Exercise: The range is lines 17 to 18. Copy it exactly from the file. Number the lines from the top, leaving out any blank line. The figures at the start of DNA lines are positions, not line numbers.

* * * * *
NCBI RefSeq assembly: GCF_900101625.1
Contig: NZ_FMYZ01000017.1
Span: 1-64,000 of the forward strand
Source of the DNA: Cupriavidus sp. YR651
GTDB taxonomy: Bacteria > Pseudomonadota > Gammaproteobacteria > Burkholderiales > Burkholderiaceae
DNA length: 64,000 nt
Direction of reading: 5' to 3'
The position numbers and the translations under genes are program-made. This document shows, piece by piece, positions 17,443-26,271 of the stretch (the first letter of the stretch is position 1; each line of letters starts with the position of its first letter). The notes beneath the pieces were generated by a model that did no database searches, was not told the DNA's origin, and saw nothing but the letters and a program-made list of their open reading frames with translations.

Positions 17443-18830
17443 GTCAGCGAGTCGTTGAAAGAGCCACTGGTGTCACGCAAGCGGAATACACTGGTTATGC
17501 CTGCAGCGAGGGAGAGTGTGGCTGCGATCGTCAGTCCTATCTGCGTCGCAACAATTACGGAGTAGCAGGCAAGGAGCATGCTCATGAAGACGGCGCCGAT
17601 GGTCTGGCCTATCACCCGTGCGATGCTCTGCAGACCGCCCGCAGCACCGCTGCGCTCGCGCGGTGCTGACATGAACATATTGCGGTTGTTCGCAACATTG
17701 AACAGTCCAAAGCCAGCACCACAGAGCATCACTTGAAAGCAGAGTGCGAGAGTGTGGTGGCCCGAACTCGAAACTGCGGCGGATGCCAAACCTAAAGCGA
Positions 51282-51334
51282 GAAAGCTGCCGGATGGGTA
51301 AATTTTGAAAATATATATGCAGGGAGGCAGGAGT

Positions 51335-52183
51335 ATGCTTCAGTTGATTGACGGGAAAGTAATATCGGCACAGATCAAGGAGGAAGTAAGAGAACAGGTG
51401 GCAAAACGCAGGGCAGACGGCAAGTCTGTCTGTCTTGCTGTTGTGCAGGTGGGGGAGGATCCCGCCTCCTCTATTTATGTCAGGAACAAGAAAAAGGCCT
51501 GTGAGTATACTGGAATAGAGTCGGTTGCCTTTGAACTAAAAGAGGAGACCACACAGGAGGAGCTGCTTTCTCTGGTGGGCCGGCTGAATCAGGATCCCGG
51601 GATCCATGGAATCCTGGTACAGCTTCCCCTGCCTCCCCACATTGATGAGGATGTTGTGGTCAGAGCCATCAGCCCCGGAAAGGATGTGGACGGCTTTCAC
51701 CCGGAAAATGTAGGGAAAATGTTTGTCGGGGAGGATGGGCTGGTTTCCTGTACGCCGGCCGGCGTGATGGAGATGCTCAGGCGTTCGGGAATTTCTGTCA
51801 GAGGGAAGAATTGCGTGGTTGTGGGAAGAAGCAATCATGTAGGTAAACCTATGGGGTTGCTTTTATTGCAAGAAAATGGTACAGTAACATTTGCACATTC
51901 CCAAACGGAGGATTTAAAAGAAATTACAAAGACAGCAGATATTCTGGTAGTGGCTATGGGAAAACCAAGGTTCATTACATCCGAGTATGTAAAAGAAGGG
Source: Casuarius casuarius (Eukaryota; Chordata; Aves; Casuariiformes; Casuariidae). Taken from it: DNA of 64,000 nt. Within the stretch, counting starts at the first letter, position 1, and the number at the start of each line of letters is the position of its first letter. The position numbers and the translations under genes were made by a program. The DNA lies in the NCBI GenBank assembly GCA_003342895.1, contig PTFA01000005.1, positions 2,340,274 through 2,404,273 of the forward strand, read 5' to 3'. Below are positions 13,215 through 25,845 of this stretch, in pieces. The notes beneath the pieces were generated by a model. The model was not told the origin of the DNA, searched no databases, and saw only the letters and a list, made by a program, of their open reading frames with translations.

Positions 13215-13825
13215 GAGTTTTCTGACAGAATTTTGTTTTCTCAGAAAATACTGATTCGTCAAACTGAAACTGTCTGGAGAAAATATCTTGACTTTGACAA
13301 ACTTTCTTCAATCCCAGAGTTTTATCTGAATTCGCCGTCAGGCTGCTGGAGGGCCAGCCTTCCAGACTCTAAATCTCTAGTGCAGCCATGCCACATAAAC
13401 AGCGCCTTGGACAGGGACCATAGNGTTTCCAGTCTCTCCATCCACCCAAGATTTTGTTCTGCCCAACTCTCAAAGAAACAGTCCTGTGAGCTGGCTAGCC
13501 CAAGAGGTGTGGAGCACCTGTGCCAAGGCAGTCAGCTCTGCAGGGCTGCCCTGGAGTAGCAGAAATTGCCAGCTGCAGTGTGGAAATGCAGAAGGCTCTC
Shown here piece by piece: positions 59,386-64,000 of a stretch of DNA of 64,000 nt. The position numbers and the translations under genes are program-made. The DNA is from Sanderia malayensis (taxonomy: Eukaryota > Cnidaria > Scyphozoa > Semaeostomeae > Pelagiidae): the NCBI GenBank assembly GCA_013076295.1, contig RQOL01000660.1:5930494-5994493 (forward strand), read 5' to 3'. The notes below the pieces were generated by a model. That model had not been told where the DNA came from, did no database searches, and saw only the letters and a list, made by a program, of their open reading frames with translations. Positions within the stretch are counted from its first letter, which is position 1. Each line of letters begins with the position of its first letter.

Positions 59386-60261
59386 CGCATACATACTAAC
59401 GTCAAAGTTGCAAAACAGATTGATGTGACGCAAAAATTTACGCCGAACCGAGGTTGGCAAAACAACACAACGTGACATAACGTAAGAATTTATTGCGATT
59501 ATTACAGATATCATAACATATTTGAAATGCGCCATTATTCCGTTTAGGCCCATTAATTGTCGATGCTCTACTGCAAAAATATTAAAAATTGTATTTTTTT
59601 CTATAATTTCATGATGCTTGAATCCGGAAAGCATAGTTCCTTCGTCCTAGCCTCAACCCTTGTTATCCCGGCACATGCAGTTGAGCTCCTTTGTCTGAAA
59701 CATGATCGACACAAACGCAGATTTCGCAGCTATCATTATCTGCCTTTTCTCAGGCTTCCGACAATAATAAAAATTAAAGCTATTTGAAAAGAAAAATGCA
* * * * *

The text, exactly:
Positions 51335-52183
51335 ATGCTTCAGTTGATTGACGGGAAAGTAATATCGGCACAGATCAAGGAGGAAGTAAGAGAACAGGTG